Sunday, 13 January 2013

Space Brothers - Episode 40

The dangers of space exploration don't really need to be extrapolated on, but there's something terrifyingly human about the predicament Hibito and Damien find themselves in after the accident which closed last week's episode of Space Brothers.

With their buggy left careering down a ravine, both astronauts are thrown clear - not good news in this case as they find themselves separated in pitch darkness with no idea just how deep the hole they've fallen into goes, both literally and figuratively.  After some initial panic, Hibito's sense of logic kicks in and he goes about figuring out what to do in a calm, collected fashion, while the alarm bells ringing at NASA mean that the other members of the team on the Moon are quickly clued in on the fact that contact has been lost with their comrades.

Once Damien fires off his emergency flare, it seems as if all is going to be well - everyone now knows where the two missing astronauts are, and Damien is clearly not only alive but conscious.  However, once Hibito rushes to Damien's aid, things are rather less rosy - the buggy is in a non-operational state, and more importantly Daimen's in-suit temperature regulation is malfunctioning; couple that with a leg injury and in Damien's eyes the only thing for it is for Hibito to leave him behind and save himself.  Needless to say, Hibito is having none of this and sets about a rescue plan for his colleague and friend... a plan which could be about to plunge him into lethal danger as things go from bad to worse.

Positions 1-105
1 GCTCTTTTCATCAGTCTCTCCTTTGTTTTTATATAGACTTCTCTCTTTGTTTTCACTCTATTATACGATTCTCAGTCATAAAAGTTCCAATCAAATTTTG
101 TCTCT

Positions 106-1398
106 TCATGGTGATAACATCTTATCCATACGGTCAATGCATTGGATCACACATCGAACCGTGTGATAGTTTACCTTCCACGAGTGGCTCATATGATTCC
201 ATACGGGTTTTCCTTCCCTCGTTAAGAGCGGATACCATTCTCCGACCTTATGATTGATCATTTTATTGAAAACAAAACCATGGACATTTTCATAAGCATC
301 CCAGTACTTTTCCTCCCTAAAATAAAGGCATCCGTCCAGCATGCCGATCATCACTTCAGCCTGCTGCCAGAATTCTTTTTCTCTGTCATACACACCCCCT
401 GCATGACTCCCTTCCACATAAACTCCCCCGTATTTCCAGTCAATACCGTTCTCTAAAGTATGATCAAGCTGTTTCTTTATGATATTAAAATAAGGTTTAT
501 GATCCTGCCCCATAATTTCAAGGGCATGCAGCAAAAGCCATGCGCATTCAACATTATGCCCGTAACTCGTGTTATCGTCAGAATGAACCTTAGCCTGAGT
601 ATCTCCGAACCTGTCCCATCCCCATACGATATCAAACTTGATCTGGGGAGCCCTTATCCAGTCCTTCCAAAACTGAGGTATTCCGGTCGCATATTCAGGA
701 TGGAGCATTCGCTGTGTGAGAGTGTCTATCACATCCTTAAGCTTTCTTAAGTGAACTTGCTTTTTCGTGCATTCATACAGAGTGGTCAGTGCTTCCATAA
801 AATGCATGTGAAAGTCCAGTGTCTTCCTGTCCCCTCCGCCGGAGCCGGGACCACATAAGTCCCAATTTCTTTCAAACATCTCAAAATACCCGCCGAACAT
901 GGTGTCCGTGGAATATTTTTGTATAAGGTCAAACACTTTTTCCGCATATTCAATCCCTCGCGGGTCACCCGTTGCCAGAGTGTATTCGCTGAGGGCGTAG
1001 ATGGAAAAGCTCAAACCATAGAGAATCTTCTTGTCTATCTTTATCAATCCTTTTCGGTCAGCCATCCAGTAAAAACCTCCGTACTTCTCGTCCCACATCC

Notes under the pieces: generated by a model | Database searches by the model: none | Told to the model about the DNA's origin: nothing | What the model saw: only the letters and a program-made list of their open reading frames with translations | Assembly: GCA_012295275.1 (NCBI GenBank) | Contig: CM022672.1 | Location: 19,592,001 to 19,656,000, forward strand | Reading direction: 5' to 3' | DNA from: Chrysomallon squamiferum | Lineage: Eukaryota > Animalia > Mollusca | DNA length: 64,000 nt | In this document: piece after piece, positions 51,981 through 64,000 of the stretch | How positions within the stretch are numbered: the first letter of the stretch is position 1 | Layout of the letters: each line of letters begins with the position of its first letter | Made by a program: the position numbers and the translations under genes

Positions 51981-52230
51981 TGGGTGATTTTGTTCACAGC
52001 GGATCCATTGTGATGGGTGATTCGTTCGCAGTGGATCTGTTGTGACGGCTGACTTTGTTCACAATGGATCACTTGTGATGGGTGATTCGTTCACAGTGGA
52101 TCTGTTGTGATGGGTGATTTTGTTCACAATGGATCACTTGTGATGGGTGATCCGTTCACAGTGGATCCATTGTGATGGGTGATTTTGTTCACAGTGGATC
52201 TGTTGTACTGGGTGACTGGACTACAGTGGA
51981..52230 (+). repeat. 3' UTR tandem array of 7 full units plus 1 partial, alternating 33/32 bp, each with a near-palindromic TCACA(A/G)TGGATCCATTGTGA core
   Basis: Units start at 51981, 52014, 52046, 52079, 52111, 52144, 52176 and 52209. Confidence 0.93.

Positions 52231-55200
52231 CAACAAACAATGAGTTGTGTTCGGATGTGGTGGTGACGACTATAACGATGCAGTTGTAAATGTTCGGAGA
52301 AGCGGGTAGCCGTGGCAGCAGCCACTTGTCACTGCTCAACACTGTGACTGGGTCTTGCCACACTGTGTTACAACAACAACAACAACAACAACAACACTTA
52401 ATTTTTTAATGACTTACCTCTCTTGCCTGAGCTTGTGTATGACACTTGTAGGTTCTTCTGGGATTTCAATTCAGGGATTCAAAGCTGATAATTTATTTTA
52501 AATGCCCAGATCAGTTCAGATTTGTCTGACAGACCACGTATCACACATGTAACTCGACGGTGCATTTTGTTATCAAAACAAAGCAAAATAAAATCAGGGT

Having sung the praises of Space Brothers for so many different reasons over the course of the series so far, the show proves itself to be adept in some entirely new ways this week.  There's a primeval terror to the thought of being lost and dying a slow death alone many thousands of miles from people you know and love, and this episode taps into it incredibly well while still tying it very much to the human element of the series, yet without losing sight of the science and technological reality that its near-future setting dictates.  With another agonising cliffhanger to deal with to boot, Space Brothers really has been firing on cylinders

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